Pardon our French, but the Holden Astra really is quite polished

Chrome-wearing RS-V is the flagship of the new Astra range.
DAVID LINKLATER/FAIRFAX NZ

Chrome-wearing RS-V is the flagship of the new Astra range.

An awful lot has happened in between Holden New Zealand launching the all-new Astra and our local road test.

For one, it stopped being European Car of the Year - an award which formed a key part of Holden's promotion of this Euro-sourced (well, Polish-built) model. The car has been a long time coming, of course; it arrived in Europe late-2015, scoring the 2016 ECOTY and remaining the champion as it was introduced here in early-2017.

But come March, it was time to pass the trophy on and the Peugeot 3008 was named ECOTY 2017. So now the Astra is a former winner.

Also in March, Astra became French. Well, sort of. Ironically or appropriately given the above, Peugeot-Citroen acquired General Motors' Opel operation, which includes Astra and the Insignia (the latter will be sold here as the next-generation Commodore). Supply of the current generation of cars will continue to Holden under the sale agreement.

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European-designed Astra is generations ahead of the previous Cruze hatchback.
DAVID LINKLATER/FAIRFAX NZ

European-designed Astra is generations ahead of the previous Cruze hatchback.

So, that's a bit of change in status for Astra. But the new car is no less impressive for all of that, taking Holden's small-car quality up a notch or three compared with the old Cruze hatchback.

Brand snobs might not be able to see past the grille, but the Astra really does deserve to be mentioned in the same breath as the likes of the Volkswagen Golf, in terms of both style and driving dynamics.

The car featured here is the flagship RS-V, which at $36,990 offers a handy 55kW/80Nm more than the same-price Golf TSI Comfortline.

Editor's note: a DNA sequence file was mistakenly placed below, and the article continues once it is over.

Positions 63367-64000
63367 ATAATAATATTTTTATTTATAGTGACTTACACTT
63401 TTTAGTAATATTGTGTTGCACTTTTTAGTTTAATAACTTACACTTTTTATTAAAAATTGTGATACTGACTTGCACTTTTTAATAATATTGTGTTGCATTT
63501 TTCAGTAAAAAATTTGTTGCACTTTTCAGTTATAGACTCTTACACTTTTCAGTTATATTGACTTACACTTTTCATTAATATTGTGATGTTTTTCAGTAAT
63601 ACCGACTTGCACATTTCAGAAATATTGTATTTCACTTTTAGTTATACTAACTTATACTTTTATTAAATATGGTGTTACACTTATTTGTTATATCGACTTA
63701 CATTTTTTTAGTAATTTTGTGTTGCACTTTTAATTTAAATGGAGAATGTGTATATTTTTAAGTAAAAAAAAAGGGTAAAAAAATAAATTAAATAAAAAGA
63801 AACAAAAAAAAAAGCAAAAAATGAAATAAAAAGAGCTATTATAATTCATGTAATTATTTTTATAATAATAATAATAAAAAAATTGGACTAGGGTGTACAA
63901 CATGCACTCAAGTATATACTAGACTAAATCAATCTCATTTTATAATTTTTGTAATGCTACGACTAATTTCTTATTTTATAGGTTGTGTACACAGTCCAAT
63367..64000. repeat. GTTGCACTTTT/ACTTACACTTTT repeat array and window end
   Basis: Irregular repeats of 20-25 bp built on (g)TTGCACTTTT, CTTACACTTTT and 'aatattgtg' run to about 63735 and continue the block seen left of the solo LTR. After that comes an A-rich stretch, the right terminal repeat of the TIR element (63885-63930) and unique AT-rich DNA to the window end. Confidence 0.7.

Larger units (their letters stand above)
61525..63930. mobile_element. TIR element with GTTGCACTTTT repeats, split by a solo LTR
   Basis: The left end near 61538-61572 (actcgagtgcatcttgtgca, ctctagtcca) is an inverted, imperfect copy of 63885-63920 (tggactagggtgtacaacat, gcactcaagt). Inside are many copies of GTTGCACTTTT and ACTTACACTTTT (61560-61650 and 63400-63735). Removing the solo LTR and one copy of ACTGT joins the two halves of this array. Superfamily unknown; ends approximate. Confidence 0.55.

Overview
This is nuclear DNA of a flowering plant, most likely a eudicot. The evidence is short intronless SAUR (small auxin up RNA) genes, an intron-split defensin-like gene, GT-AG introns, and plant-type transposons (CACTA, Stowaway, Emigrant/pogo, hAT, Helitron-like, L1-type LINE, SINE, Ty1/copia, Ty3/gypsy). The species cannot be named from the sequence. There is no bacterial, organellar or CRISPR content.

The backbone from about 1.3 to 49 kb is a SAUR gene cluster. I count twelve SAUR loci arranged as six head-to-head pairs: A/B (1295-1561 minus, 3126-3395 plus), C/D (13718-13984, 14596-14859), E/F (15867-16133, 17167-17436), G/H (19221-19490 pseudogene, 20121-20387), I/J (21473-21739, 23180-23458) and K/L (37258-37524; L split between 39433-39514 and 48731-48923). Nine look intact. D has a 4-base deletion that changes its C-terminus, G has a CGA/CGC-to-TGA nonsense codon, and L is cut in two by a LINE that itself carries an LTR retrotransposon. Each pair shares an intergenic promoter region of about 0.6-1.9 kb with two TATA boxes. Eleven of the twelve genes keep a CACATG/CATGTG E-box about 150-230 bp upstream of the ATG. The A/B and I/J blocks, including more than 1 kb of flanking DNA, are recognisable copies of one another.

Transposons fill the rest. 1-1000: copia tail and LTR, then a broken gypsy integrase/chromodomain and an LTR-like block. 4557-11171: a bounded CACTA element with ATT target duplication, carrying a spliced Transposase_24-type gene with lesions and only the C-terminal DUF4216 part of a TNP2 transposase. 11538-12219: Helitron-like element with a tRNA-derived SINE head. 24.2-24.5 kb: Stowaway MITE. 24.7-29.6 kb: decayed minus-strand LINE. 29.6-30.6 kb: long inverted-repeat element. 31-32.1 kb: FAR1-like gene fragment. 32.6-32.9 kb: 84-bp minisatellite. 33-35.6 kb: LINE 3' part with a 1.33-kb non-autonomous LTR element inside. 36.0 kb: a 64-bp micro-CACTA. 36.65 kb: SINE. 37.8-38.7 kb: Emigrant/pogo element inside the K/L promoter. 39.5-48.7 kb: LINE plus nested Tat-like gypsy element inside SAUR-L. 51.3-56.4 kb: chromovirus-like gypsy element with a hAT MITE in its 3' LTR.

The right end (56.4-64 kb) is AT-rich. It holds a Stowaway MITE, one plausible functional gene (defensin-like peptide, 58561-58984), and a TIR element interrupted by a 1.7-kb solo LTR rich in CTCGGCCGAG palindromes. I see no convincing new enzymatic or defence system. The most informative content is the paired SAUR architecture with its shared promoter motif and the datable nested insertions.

Smart in black, although you can't see the otherwise-distinctive blacked-out D-pillar and "floating" roof.
DAVID LINKLATER/FAIRFAX NZ

Smart in black, although you can't see the otherwise-distinctive blacked-out D-pillar and "floating" roof.

It's fairly well kitted-out too, with the "Holden eye" (groan) forward-facing camera that enables autonomous emergency braking, forward collision alert and lane-keeping assistance, leather upholstery, heating for front seats/steering wheel, an eight-inch touch-screen with phone projection and integrated sat-nav (not that you really need it, because you have phone projection) and LED tail lights.

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The high style of the exterior carries through into the cabin, although the dashboard design might be a bit too swish for its own good. Some of the plastics are a bit dowdy, which is disappointing when the architecture looks so smart.

It's a fantastic car for Kiwi roads, thanks partly (but not completely) to calibration by Holden Australia. Our Astra has the same transmission and suspension setup as the European models, but the local people have had a fairly good tweak of the steering and stability control.

Interior just as stylish as the outside, although the quality of some materials might disappoint.
DAVID LINKLATER/FAIRFAX NZ

Interior just as stylish as the outside, although the quality of some materials might disappoint.

It's a nicely balanced, responsive machine on our often-demanding backroads. There's a good feel to the car during quick changes of direction and the six-speed automatic seems particularly adept at keeping things flowing along.

Flagship it might be, but the RS-V is a little old-hat in one respect: it has the same 1.6-litre turbo engine as the previous-generation Astra, which we saw here towards the end of its life in GTC coupe form.

Nothing really wrong with that, especially when it has similar output to hot hatches of a few years ago, but Astra-experience suggests the entry-level R model's all-new 1.4-litre alloy unit is a lot more lively and engaging. But then you can't have that model with all the luxury gear.

 - Stuff

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